Keep it Shakin’ While We Can: Jon Batiste sings for his city

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“A place belongs forever to whoever claims it hardest, remembers it most obsessively, wrenches it from itself, shapes it, renders it, loves it so radically that he remakes it in his own image,” Joan Didion wrote. If she’s right, then the City of New Orleans must surely belong to the musicians who have at once ratified and expanded its traditions. Think of soul stirrer Irma Thomas, R&B shaman Dr. John, most of all the late and eternally-cool Allen Toussaint. Think also of the prodigious John Batiste, the singer and pianist who, as Stephen Colbert’s bandleader, stands as New Orleans’ most prominent cultural ambassador, smuggling Dixieland swing into mainstream America five nights a week. Batiste makes his major label debut with Hollywood Africans, also the first album he’s made without his unruly Stay Human collective, and it’s further proof of the gravity with which he assumes his emissary role: It’s music made by a man who knows he’s a keeper of the flame, and understands his duties to encompass both historical curation and progressive ideation.

If the album is about any one thing, it’s about the intersection between person and place—how geography and culture shape a man, and continue to exert a gravitational pull throughout his life. Given that, it’s important to know that Batiste cut Hollywood Africans in an old New Orleans church. It may also help to know that he made the album with producer and roots music impresario T-Bone Burnett, present not so much to shape the record’s sound as to preside over a séance, calling the rattling haints of Crescent City song and story into era-spanning communion. The result is a mixture of Batiste originals and sacred texts—a few ornamented by strings, percussion, or harmony singers, but most presented solo and unadorned. Burnett captures all of it with the same analog austerity he’s favored since Raising Sand, his Grammy-winning team-up with Alison Krauss and Robert Plant. It’s a muted approach that seems jarring at first, diametrically opposed to the exuberance Batiste channels night after night on The Late Show, yet it’s ultimately the right choice for an album that shows off a different side of Batiste—earnest, meditative, grateful in his acknowledgement of the giants who have come before him, humbled to reveal how he’s built on their achievements.

You can hear it in his engagement with some of New Orleans’ most hallowed documents, like a shimmering and blissed-out reading of the Louis Armstrong staple “What a Wonderful World.” Batiste sings it not as a feel-good anthem so much as a meditation on holy wonder and active gratitude; it drones where Armstrong’s exults, and feels almost liturgical in its calming resonance. There’s also a reading of “Saint James Infirmary Blues” where the artist is comfortable enough with the song’s familiar contours that he can both lean into camp (listen to the disembodied voices and funeral-march horns that haunt the song’s periphery, like the ghosts of all the New Orleans bluesmen who’ve performed it before) and sprinkle in his own goofy humor (“she ain’t never gonna find another sharp-dessin’ piano player like me,” he winks), all while upholding the song as a serious piece of folklore.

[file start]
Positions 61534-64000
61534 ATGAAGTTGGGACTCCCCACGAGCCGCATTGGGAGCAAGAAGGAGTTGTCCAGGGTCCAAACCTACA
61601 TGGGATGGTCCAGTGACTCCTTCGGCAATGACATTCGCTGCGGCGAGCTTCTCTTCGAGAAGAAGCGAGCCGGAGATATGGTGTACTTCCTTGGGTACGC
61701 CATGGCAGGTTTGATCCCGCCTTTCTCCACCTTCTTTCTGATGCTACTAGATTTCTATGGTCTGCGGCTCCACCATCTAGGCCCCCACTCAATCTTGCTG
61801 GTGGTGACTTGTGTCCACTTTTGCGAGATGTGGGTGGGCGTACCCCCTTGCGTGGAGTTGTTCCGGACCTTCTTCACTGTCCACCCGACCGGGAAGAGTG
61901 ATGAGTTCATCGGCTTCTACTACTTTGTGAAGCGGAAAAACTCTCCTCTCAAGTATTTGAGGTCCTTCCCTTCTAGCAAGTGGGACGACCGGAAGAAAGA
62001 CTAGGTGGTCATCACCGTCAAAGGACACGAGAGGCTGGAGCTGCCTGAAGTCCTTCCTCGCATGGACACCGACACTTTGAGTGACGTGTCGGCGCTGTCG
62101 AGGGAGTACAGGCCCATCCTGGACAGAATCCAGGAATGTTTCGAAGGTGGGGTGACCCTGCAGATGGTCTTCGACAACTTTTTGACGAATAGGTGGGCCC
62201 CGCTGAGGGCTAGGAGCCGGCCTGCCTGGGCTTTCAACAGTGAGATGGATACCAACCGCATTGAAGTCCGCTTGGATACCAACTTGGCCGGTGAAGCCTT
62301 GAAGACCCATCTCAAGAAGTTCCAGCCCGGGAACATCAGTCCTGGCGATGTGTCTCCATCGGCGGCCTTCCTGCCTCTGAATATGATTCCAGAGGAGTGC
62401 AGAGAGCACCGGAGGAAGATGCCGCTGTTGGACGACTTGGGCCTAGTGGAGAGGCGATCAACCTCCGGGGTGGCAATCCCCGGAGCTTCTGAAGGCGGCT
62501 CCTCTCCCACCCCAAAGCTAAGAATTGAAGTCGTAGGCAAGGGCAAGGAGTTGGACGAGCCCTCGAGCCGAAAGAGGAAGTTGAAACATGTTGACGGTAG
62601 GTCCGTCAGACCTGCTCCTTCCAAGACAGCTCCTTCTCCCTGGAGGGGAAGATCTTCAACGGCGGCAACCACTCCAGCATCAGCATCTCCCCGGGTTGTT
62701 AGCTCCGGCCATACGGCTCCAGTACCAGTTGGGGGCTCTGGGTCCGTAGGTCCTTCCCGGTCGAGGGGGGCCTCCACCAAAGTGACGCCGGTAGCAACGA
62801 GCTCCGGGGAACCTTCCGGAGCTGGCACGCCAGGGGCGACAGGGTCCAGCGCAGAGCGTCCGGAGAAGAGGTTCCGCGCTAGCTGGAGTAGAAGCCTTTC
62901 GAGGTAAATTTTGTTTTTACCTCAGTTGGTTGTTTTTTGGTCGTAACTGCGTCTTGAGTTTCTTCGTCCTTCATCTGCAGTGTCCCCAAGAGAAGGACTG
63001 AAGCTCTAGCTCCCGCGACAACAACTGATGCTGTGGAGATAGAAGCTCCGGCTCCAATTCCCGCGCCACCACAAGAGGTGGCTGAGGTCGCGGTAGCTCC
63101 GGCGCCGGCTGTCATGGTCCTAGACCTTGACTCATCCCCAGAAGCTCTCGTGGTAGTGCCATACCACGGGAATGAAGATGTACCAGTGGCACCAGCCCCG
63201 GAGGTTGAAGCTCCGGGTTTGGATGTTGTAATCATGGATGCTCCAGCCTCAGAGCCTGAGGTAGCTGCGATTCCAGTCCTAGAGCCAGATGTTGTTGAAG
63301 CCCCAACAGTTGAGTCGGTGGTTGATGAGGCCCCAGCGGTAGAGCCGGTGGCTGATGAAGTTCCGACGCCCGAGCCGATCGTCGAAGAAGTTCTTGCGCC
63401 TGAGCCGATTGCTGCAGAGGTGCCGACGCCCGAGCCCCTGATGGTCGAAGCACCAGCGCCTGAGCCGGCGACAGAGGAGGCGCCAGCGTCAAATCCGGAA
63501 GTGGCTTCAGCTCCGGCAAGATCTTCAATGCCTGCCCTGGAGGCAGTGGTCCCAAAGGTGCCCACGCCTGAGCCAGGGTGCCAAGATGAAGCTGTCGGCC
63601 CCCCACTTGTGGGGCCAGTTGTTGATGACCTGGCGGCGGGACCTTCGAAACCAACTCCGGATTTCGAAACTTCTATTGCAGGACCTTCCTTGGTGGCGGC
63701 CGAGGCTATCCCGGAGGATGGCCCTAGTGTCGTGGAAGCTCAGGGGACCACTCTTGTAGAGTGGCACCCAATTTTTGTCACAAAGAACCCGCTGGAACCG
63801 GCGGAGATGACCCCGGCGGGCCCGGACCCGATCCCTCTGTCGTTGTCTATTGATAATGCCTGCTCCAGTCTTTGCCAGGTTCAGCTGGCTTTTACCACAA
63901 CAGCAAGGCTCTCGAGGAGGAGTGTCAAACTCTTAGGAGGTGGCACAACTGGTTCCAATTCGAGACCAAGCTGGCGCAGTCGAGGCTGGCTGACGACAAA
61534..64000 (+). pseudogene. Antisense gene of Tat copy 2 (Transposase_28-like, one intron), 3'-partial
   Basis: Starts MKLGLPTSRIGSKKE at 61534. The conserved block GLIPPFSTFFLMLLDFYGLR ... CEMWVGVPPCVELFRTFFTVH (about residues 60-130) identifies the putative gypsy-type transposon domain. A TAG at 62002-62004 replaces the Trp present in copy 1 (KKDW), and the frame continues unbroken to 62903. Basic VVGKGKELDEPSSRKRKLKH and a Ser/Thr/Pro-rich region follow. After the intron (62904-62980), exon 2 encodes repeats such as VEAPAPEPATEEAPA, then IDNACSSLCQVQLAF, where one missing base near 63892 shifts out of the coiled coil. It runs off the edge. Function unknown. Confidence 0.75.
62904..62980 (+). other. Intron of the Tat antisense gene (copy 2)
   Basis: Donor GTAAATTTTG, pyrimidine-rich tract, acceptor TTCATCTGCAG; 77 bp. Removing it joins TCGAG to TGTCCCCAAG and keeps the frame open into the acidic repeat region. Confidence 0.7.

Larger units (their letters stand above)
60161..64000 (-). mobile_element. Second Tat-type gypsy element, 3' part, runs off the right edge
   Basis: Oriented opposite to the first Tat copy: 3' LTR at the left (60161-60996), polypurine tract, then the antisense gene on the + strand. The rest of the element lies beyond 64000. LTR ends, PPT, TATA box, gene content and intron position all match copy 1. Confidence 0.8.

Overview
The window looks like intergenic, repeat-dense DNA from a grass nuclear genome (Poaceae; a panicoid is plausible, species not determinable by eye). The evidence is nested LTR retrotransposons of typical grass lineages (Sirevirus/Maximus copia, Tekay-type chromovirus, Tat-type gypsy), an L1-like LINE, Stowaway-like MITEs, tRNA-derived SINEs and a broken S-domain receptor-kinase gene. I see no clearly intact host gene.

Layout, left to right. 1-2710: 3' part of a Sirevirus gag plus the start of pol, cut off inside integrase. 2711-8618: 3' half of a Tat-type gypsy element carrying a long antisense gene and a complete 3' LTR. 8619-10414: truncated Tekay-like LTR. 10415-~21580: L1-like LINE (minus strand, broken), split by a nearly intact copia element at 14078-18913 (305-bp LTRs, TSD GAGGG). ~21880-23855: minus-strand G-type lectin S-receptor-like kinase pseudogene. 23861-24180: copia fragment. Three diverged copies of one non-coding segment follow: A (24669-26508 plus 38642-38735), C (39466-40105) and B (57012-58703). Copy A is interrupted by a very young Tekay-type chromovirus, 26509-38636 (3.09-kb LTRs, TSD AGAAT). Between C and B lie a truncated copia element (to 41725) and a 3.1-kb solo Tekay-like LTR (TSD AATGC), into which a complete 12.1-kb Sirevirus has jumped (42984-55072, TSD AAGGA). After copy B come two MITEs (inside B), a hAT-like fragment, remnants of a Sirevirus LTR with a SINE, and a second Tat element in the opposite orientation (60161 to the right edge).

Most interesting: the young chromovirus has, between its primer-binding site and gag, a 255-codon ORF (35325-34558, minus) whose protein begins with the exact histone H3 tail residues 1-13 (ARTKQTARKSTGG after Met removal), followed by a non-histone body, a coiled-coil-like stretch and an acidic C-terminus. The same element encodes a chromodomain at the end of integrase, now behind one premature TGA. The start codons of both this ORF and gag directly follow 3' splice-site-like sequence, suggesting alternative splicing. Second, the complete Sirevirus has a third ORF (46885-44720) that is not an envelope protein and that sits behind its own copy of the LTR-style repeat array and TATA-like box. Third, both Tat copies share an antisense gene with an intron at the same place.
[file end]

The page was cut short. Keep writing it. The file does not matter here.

These gently revisionist histories set the parameters for Hollywood Africans, where tradition exists not to be recited into the public record but to provide a malleable language for personal expression—and Batiste takes that even further with his originals, the best of which are instrumental. Opening song “Kenner Boogie,” named for the New Orleans suburb where he honed his chops, is a blazing three-minute history of stride piano, encompassing everyone from James P. Johnson to Little Richard in its raucous two-handed fury. “Chopinesque,” meanwhile, belongs to a lineage of jazz compositions that keep one foot in classical sophistication, the other in the free-flowing logic of swing (think of Mingus’ brainy ballets, Ellington’s symphonic masterworks, or Brad Mehldau’s luxuriant After Bach).

Batiste is eloquent in his native tongue, even as he bends it to his modern dialect. You might think his carefully-plunked melody on “Green Hill Zone” is a lost Solo Monk outtake, at least until the strings enter—but actually, it’s a melody snatched from Sonic the Hedgehog, a video game that shares bandwidth in Batiste’s head with shopworn standards like “Smile” and “The Very Thought of You,” both played straight here. There’s also “Mr. Buddy,” a ruminant and tender-hearted recollection of a childhood mentor or teacher. The deeper Batiste goes into the rhythms of his city, the more they seem to shake loose these remembrances, and the more fully his personality blossoms; what seems at first like a travelogue reveals itself to be a self-portrait, and an argument that person and place are never fully separable.

All of that lends gravity to the closing song, a Batiste original called “Don’t Stop.” A pensive waltz, the song urges open-hearted, resilient love; in another context, it might sound naïve, but here it’s a bloom of hope planted in a very particular soil, the same soil that nurtured Armstrong’s “What a Wonderful World” and Toussaint’s “Yes We Can.” “Let’s keep it shakin’ while we can,” Batiste sings, sounding not quite like all the cats who kept things shakin’ before.